When we pulled into our parking spot at Oak Manor (the TMC-owned apartment complex / dormitory where we live and minister), there were eight big block letters on our garage spelling “GOT JUDAH” along with a big blue bow pinned to the large tree outside our bedroom window. Co-workers and fellow church members Lisa LaGeorge and Rachel Smith had put these decorations up. The block letters belonged to Lisa. Various people would play with the blocks and rearrange them to spell different things. One day Cindi left the blocks reading “GET JUDAH.” From that time on (a number of months ago), no one would change the letters — until Friday when the “E” was changed to an “O” and they were transported to our garage door.
Friday evening Judah ate some chicken and corn tortillas provided by Lisa. He remained pretty sedate overall, but livened up a bit as the evening went on (especially with Cindi). He enjoyed meeting the turtles (see video below), and we sat and played with him until he went to bed around 8:00pm. We went to bed a short time later, pausing for a very tired but very genuine few minutes of prayer as we thanked the Lord for His wonderful works on our behalf.
Judah woke up at 6:30 this morning, so I went in and got him out of his crib. We gave him something to drink and then took him outside to see my good friend Siona Savini who was walking around in the courtyard getting ready for some work responsibilities. Throughout the day we played, ate, walked, napped, and met other new friends like the Tatlocks, Jackie Knapp, Brian & Monica Gee, and Sarah DeWolfe. He walked around in Jackie’s and Sarah’s sandals, threw wiffle balls back and forth with Sarah, and was entertained by the Tatlock kids. He took a 4.5-hour jet-lag-induced nap and only sat up when we bribed him with a juice bottle. He was very happy and playful today, even reaching ham status a few times. Now he’s getting some well-deserved rest in the crib that we bought for him a year ago.
It feels very normal for Judah to be here. We aren’t in any sort of parental shock, though we’re certainly enjoying every moment. Perhaps the longer you anticipate something, the more real it becomes to you as you wait. Of course, we were consistently kept from banking on it becoming reality, but this little guy was constantly in our minds and imaginations and, for the past two months, in our memories. It doesn’t feel strange to have him here, though it does feel somewhat surreal. Cindi said that it feels normal but temporary — like he’s not going to stay. But we don’t care much about our feelings right now. As we all know, those come and go in every circumstance of every day. We will choose to enjoy God’s blessing and will strive to draw closer to His heart as the days and weeks and months go by.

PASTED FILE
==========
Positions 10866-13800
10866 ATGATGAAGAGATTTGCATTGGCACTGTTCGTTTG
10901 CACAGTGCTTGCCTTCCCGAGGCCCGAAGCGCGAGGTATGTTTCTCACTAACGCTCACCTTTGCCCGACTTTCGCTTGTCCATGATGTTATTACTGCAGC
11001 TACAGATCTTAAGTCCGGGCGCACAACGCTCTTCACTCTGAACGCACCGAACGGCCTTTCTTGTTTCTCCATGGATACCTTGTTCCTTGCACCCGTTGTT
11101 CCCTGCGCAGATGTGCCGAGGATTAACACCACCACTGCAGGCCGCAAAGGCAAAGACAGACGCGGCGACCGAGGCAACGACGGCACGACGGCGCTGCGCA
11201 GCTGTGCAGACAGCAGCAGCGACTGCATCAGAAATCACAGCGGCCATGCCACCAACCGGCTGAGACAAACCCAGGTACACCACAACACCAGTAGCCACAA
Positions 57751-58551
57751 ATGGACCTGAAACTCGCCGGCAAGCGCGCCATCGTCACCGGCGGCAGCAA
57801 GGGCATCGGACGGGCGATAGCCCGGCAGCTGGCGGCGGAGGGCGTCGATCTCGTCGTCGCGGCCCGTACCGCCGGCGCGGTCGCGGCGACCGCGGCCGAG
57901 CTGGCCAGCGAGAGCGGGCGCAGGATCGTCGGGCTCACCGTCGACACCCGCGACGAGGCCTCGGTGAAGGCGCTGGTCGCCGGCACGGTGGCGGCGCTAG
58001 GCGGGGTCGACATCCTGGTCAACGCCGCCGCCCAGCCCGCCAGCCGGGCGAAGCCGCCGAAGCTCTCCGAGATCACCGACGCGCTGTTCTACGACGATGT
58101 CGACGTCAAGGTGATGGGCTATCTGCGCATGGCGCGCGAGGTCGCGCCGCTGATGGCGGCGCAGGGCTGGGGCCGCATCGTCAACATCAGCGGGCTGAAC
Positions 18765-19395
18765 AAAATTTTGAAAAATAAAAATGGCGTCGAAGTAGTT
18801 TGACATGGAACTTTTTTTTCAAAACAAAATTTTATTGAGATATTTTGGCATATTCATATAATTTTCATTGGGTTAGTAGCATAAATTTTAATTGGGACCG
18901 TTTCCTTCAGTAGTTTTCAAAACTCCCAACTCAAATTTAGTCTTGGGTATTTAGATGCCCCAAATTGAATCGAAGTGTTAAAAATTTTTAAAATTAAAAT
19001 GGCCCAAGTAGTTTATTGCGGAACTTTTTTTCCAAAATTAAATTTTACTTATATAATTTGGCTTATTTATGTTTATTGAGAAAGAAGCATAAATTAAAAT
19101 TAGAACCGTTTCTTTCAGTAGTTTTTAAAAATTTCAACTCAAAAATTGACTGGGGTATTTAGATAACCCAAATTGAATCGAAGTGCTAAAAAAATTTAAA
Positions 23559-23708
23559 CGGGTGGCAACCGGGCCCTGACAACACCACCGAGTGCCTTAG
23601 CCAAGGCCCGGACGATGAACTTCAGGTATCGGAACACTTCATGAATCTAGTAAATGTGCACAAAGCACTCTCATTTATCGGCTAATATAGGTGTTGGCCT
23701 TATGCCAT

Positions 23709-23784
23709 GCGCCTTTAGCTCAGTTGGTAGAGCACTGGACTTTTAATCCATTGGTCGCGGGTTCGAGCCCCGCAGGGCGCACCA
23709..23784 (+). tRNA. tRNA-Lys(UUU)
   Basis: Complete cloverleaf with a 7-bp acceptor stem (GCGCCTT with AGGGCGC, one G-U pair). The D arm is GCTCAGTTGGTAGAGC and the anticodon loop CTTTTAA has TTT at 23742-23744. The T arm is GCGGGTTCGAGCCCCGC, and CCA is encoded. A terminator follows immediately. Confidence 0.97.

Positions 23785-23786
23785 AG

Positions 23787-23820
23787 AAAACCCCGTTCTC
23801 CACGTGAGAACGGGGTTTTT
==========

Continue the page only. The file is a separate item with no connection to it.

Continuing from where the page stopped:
As I walked around outside holding Judah this afternoon, I thought of how fast these young years will pass and how much I want to treasure every moment with him. I also thought about how you almost never hear of how some famous Christian hero was a wonderful father. Fatherhood just isn’t talked about a lot. This silence is not necessarily because these great men of the faith were poor fathers, but because Christian history smiles most kindly on extreme giftedness, intellectual accomplishments, notable circumstances, and storybook sacrifices. I will not argue with history or depreciate the saints whose lives have been rightfully recorded on its pages. But I will say that as Judah clung to me and put his head on my chest this afternoon, I simply wanted to be a good and godly dad. May our Father teach me how.
Judah Meets the Turtles
Friday July 13, 2007
(I find that often when I blog, I don’t really have time to journal. I have to choose one or the other. I never blog just like I journal, because I think that’s weird and because it can tend to emphasize introspection instead of encouragement and exhortation. But I still sometimes write these entries in a way that will record details that I personally want to have written on my memory and close to my heart. Forgive me if some posts seem overly-detailed. I don’t mind if that’s your impression, but at least you can know why I include the bits and pieces. I’m trying to do double-duty — sharing publicly about life and the work of God while also recording things that I personally want to remember.)